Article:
Unfortunately, there are some policies that barely cover testing.
If you are uninsured and plan to pay for sleep research out of pocket, the center may charge you less than the insurance company generally charges.
If you are concerned about the cost of evaluating your sleep, it is best to call ahead and obtain information from a testing center or your insurance company before the study begins. (Your healthcare provider may reveal specific billing codes .) Any reputable sleep center, especially those associated with healthcare facilities, should be able to provide you with a cost estimate prior to your estimate. This is the best way to avoid costly surprises.
Alternatively, if you are having a sleep apnea test, ask your doctor about a home sleep apnea test . This option, which involves borrowing equipment from a vendor, setting it up, and using it yourself, is much cheaper. In general, these tests can cost between $ 150 and $ 500 a night and are often covered by most insurance companies, according to the ASA.
Home test devices do not record sleep stages, ECG heart rate, or leg movements. They focus on measuring breathing patterns, air flow, and oxygen levels. They also record your heart rate and sleeping position. Home sleep apnea tests are best for detecting moderate to severe cases. If the test fails, a central test may be required.
It is important to check with your sleep center to see if they have any special restrictions for you. In general, you should bring with you the same things that you usually bring overnight at the hotel.
- Medications that you take at night or in the morning and that your healthcare provider instructs you to continue during the test.
- Comfortable pajamas and slippers or non-slip socks (if you don't wear clothes regularly, you'll need to do this to explore sleep)
- Favorite pillows or blankets
- "Comfort Items" Needed for Sleeping
- Snack before bed (there may be a small refrigerator in your room)
- Phone charger
- A book or other reading material if it is part of your nightly routine.
- Something for breakfast; the establishment can provide coffee or juice, but not food
If you have a spouse or partner, they will not be allowed to stay with you overnight. Parents of children who undergo a polysomnogram can spend the night in the sleep study room on a rollaway bed. A similar arrangement can be made for a patient with a condition such as dementia or a disability that makes it unsafe to be alone. Please note that the room will be guarded throughout the night.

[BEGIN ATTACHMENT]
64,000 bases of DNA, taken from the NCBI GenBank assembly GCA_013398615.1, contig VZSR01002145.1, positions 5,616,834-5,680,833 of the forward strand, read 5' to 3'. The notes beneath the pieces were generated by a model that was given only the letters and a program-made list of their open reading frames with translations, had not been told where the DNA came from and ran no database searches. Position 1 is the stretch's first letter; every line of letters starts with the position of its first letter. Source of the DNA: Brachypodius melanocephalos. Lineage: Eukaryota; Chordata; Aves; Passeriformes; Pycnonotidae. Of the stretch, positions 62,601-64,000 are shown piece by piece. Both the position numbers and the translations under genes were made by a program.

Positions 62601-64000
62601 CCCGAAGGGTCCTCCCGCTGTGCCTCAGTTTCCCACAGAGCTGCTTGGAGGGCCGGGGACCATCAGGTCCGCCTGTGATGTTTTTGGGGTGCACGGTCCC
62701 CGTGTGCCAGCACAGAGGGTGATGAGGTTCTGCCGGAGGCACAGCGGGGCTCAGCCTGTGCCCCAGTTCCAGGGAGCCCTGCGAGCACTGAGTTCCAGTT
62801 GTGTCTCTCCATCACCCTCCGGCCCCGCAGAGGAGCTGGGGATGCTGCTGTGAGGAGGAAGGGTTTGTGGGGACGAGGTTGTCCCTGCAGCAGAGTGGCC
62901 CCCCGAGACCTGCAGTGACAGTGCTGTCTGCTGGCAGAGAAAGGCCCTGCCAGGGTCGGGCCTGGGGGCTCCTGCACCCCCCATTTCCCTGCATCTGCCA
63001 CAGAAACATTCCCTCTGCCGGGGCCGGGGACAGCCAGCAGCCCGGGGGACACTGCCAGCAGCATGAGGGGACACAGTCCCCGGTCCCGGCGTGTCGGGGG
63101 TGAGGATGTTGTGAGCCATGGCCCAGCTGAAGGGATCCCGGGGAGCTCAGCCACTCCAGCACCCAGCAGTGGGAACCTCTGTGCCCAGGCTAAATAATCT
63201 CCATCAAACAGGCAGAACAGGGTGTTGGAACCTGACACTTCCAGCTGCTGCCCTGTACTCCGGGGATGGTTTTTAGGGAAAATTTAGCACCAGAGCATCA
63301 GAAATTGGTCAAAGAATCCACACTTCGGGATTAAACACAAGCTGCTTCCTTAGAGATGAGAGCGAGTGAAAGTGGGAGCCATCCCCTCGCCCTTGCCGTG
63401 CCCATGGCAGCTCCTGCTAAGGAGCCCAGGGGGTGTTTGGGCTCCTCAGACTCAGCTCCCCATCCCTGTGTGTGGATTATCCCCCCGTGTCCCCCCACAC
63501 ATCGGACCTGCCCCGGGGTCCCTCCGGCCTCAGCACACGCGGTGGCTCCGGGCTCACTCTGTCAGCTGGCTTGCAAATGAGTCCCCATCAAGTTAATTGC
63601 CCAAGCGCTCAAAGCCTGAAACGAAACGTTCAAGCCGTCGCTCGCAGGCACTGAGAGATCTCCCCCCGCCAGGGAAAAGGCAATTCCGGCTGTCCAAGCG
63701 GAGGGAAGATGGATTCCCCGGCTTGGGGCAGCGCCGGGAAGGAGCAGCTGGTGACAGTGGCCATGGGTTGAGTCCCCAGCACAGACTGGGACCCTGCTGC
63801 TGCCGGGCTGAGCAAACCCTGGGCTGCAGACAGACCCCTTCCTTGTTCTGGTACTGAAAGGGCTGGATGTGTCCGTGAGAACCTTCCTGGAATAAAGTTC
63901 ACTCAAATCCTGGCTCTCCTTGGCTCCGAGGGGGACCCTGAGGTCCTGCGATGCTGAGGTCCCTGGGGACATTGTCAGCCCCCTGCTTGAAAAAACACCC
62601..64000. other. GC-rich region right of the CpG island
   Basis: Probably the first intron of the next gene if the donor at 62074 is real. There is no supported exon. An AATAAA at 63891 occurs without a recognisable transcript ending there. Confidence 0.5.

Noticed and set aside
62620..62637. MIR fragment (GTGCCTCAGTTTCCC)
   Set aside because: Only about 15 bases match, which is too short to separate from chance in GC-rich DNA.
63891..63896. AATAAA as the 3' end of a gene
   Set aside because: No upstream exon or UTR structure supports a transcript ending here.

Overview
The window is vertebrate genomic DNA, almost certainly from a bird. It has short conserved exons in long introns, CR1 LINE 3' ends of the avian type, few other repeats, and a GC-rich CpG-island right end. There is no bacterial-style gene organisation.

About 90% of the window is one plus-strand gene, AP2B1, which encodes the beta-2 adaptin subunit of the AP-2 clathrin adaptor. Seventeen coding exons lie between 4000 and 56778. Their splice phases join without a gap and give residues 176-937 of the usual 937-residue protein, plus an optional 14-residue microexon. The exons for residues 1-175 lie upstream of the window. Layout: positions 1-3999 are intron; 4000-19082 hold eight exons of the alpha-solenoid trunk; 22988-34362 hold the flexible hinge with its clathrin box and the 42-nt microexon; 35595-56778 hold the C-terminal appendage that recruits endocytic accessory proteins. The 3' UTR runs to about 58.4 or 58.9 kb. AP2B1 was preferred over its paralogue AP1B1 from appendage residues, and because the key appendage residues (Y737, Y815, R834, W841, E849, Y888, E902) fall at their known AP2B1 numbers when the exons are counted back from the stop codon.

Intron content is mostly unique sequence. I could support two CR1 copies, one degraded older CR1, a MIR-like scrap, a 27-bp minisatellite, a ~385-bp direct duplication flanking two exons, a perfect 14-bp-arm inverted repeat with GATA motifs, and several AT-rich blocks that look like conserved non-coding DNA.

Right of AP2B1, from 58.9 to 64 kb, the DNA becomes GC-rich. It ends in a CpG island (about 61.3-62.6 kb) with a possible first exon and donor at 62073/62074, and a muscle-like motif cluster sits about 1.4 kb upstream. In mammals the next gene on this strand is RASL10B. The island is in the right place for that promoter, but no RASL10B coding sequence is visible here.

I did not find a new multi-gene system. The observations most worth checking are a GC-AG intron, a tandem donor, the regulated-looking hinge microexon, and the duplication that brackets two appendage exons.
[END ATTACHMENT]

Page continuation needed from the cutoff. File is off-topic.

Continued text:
You will not be able to bring a pet with you, except possibly a service animal. You will need to clear the animal's room in advance and provide all necessary documentation.
During the exam
You will sleep most of the time while you are testing, but it is important to know what will happen so that you can help make the results as accurate and helpful as possible.
When you arrive for a sleep test, the process is similar to making an appointment with any healthcare provider. You may need to fill out paperwork, including a consent form, and you may need to show your health insurance card and / or copay if you have one.
Once checked in, a sleep specialist will guide you to your room for the night. They will show you the bathroom and a place to put your things, then they will leave you to settle in, change into your nightwear, and go through your normal nightly routine of brushing your teeth, washing your face, etc.
The technician will then spend 45 to 60 minutes preparing you for the sleep study. This time may vary depending on its effectiveness and the complexity of its customization. For example, some seizure studies can take 90 minutes to two hours to prepare.
One of the tests performed during sleep is an electroencephalogram (EEG) , which measures the electrical activity of the brain. To prepare, the technician will measure the dimensions of your head and then use a pencil to mark the locations on the scalp and face where the electrodes will be placed. (The marks will be washed with soap and water). They will then use a cotton swab to apply a lightly abrasive paste to each spot to remove the oil from the skin and make the electrodes fit properly.
The technician will apply a drop of a special paste, reminiscent of cooking oil, on each disc and gently apply it to the marked areas of the face and scalp. The paste keeps the electrodes in place and also allows them to better conduct electrical waves from your brain. Some of the wires on your face may be covered with duct tape. If you are sensitive or allergic to medical tapes or adhesives, notify a specialist in advance so that you can use a type that does not affect you.
In addition to the electrodes, some or all of the following may be part of your sleep study regimen:
- A flat plastic microphone attached to the neck to record snoring.
- Adhesive chest pads for monitoring heart rate with electrocardiogram (ECG)
- Elastic fabric straps that go through the chest and abdomen to measure breathing.